Anthropologists really should take a closer look at the story of $600-a-pound coffee passed through Indonesian civet droppings, known as kopi luwak. This ‘news’ story has been repeatedly recycled across TV, newspapers, bloggers, and other media throughout the country for several years now — propagating like a Nigerian bank scam e-mail. And just like a Nigerian bank scam e-mail, it goes away briefly and yet comes back strong … as if no one has ever heard of it before.

Apparently, one of the last managing editors in the country to pick up this story is Leo C. Wolinsky of the Los Angeles Times: $600-a-pound coffee – Los Angeles Times. (Nice job, Leo. Looking forward to the Times‘ upcoming exposé on there being no WMDs in Iraq.)

It was over a year and a half ago when we wrote here about how this was a tired, old, recycled story. For example, kopi luwak coffee was even mentioned on TV episodes of Oprah Winfrey and CSI: Crime Scene Investigation back in 2003. Doesn’t that define the death knell for any trend? Rather than being trendy, the coffee has very limited production and attracts enough people — people curious about its price as well as its production methods — to keep its ridiculous novelty price up.

As a coffee, it’s not even very good. One complete fabrication by the Times is their opening sentence, “To connoisseurs of fine coffee, only one is good to the last dropping.” If the Times‘ Paul Watson bothered to do any research, he would have have learned that, to connoisseurs of fine coffee, kopi luwak is largely a novelty gag for the specialty coffee “tourists”. (Q: How does the fool who knows nothing about wine impress his guests? A: By buying the most expensive bottle he can find — along with a good story to tell about it.) Apparently there are enough people duped into equating price with quality that they probably believe that the U.S. Navy’s infamous $640 toilet seat was once considered the most luxurious in the world (to cite a story with similar “legs” from the early 1980s).

So why doesn’t this story go away? Something about this civet-dropping-coffee story has kept it in the public consciousness and imagination as if it were a trendy, brand new discovery about the excesses of gourmands — even when it clearly isn’t.

“Urban legend or weasel poop? Coming up at 11.”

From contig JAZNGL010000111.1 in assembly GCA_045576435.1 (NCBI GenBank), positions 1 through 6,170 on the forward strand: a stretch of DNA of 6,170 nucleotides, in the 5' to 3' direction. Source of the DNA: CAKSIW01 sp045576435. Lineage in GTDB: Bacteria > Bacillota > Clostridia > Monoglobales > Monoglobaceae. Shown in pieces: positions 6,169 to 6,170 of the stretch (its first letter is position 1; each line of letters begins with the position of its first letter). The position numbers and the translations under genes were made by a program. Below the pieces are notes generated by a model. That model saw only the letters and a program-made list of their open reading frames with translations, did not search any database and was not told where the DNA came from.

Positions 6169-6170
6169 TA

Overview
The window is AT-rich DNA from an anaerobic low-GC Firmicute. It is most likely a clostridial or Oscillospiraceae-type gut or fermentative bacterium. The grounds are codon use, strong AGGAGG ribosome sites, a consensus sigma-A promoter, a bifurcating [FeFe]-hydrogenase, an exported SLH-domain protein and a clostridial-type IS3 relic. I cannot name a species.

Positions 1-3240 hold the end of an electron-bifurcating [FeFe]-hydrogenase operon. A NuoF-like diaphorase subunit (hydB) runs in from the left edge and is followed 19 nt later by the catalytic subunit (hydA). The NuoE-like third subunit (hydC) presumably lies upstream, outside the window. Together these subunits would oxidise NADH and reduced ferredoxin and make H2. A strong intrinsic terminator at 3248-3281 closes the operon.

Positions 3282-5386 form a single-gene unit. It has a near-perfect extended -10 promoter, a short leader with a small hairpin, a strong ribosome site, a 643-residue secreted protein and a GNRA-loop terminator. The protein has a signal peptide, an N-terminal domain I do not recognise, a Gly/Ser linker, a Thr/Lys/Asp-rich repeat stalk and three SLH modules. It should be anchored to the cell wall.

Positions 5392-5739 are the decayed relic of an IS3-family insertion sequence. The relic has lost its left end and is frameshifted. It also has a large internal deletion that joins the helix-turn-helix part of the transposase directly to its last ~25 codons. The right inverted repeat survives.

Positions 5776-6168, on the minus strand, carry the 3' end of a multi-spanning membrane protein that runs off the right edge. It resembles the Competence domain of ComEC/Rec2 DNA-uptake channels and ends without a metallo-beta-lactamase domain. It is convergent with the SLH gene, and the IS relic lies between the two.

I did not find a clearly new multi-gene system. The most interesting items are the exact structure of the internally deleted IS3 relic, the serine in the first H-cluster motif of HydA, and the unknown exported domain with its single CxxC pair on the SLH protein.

The propagation of this story has mirrored that of many urban legends, even if the coffee itself is real. For an urban legend to have legs, it must hold a plausible kernel of potential truth, and it must also push buttons of the public subconsciousness to make people spread it. For the kopi luwak story, one of the subconscious buttons is undoubtedly the sense that specialty coffee has gotten too fancy for its own good.

For a few years now, people in the media (and in real life) have universally lamented “the $4 coffee at Starbucks“. But I dare you to find a cup of coffee that costs $4 at any Starbucks. But behind the “$4 coffee” statement is a sort of resentful, eyes-rolling, grandpappy-ish sentiment of, “I remember when coffee cost 50¢ a cup and tasted like black tar mixed with hot water — and that was good enough for everybody!” (If these people had their way, we’d still be eating all our vegetables out of cans.)

But don’t underestimate the role of desperate media outlets either. Faced with a slow news day (especially during those summer holidays), managing editors across the country often come face-to-face with dead airtime and empty columns. This is when they have to pull out their arsenal of ready-made, evergreen filler. And few things nicely pad the segue between Iraqi car bombings and Tiger Woods’ place on the leaderboard like a “Gosh, did you hear about this one, Bob?” story, complete with scatological animal references and snickering on-air banter between the anchors.

Years from now, somehow I just know that the civet will go extinct and we’ll still be subjected to this story. When in reality, for an even better media-ready rare coffee story, I’ve long advocated that we forget the weasels and go straight for “celebrity blends”. Tom Cruise, my offer still stands: my home-roasted coffee and your bowels could be the beginning of a beautiful friendship.

The civet: media star for the specialty coffee age